“It’s a lot of work, a lot of preparation,” shared Thomas. “It can be stressful, but when we get here and we see it all work out, it feels really good. It helps us realize that even though it seems challenging to do this style of clambake, it’s worth it when we see the kids have the experience that they’re having, because none of us experienced anything like this when we were in school. Three years ago, Uncle Ray told us everything we needed – the first thing we have to get is kelp and we have to make sure the tide’s right because it’s got to be low enough to get the kelp. Me and my coworkers from the language department went to Camano Island State Park for the kelp. Then we went to Sultan to get the thimbleberry leaves and skunk cabbage leaves. And obviously, we could get those down here, there’s some by the admin building, but that stuff’s not clean. So, the higher we go up, we alleviate that question of ‘oh is this stuff clean?’. And TELA’s able to order the clams and get the firewood, so that’s basically the essentials for the clambake.”

He continued, “This is important because they get to eat it and enjoy it, and it’s so much fun for them because it’s an outside activity. But they’re actually eating stuff that’s really healthy for them. They’re eating stuff that they’ll be able to harvest themselves one day, and they’ll have that understanding of food sovereignty. This is important to pass on because we didn’t really have this experience as kids, but now that we know, we’re able to fill in that gap. Every generation will fill in that gap. It’s resparking that historical knowledge. This is just one step. We’re preparing clams, but there’s a lot of resources that need to be harvested to do so. When we do the clambake, they also get to learn about kelp, thimbleberry leaves, skunk cabbage leaves. So, we might be just feeding them clams, but they’re learning holistically a bunch of our traditional ways that ties it all together.”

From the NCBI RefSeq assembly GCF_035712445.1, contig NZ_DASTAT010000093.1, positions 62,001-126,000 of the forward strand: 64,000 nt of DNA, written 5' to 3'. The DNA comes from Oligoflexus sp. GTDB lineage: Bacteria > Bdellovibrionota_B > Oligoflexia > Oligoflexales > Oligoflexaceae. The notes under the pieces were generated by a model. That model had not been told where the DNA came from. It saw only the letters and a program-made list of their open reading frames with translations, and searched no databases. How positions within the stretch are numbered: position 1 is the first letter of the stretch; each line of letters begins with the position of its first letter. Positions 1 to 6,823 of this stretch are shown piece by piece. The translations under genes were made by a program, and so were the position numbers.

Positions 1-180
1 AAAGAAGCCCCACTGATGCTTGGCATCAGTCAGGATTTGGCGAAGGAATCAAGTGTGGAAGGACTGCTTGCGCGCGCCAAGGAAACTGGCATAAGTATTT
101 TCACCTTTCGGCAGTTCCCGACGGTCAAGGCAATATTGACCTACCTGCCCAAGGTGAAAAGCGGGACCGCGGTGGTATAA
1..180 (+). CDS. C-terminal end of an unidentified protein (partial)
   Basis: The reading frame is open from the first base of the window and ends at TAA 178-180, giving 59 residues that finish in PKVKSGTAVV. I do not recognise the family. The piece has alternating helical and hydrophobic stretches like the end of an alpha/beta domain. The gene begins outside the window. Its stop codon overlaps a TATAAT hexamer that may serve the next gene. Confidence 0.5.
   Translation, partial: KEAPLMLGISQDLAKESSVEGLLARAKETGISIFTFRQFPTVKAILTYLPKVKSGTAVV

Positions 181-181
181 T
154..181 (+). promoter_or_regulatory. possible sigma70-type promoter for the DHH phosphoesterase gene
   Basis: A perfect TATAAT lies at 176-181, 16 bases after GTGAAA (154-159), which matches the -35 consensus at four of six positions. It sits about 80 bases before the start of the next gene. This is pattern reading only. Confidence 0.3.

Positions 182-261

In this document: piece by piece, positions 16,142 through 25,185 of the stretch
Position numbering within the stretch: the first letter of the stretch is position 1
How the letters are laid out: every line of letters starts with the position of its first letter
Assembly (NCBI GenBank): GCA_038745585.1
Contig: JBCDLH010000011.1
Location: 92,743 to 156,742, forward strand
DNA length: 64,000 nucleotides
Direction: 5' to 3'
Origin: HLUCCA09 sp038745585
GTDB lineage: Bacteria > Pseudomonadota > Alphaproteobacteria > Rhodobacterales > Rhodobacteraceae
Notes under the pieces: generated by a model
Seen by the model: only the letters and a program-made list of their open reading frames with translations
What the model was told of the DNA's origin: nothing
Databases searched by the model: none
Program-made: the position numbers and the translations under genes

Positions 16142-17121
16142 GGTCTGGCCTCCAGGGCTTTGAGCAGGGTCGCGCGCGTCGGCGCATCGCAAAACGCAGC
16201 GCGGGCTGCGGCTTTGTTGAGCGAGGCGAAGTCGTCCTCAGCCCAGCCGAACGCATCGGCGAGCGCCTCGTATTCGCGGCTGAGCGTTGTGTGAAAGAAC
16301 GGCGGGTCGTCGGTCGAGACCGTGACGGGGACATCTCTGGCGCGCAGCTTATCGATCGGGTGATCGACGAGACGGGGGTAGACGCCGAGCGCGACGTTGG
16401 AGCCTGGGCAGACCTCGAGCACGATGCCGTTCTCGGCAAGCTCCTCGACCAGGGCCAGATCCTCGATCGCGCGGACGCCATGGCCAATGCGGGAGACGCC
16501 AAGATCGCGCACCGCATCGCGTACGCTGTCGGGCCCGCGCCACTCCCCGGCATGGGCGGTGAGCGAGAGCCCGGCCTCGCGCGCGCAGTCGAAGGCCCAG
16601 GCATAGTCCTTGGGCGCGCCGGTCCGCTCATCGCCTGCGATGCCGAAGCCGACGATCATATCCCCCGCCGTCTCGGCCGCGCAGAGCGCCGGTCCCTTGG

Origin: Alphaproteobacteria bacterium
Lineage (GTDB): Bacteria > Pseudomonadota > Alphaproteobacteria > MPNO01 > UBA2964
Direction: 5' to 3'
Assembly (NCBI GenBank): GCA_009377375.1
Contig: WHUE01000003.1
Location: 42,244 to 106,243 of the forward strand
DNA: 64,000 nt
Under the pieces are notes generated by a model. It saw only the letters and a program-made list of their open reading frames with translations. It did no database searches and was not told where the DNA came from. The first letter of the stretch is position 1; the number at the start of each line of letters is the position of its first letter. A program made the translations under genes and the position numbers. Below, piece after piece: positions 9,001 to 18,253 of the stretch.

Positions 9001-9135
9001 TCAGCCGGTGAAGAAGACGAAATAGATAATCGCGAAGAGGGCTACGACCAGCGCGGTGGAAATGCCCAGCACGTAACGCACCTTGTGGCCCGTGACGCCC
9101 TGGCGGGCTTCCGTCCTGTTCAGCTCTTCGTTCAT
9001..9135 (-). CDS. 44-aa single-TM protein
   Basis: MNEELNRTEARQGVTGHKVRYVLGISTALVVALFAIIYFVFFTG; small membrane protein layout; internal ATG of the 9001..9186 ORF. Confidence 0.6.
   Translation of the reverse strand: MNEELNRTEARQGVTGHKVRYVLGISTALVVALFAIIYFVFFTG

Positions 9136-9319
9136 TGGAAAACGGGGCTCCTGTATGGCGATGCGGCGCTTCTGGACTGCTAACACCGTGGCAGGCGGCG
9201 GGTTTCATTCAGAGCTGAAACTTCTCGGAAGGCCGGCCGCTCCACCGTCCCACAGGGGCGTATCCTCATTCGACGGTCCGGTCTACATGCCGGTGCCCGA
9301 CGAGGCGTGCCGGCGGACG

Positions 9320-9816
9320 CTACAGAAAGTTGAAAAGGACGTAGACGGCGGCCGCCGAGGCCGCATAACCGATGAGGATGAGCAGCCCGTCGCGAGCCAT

As the clams continued to steam beneath layers of kelp, thimbleberry and skunk cabbage leaves, the kids happily joined together in song and dance alongside their teachers from both the Academy and the language department. When the clams were ready, they were uncovered and scooped out of the pit. Each student received their own tray of clams and oysters, which was also accompanied by frybread and salmon, and it was all smiles as they grubbed down on the shellfish with their peers, teachers, and families. 

“My heart almost exploded with joy and happiness when I watched them eat their clams and salmon,” Sheryl expressed. “It’s a beautiful thing to see them have this experience. I feel blessed that we’re able to partner with the Lushootseed department to do this for the kids. We’re so grateful to all the people who we were able to accomplish this with. We had a lot of families come this year, and that’s what it’s all about – experiencing this with their kids. And it’s also about sharing the traditional songs, the language, and the stories with the children and their families. It’s so beautiful because they’re continuing to grow in their culture and spirituality.”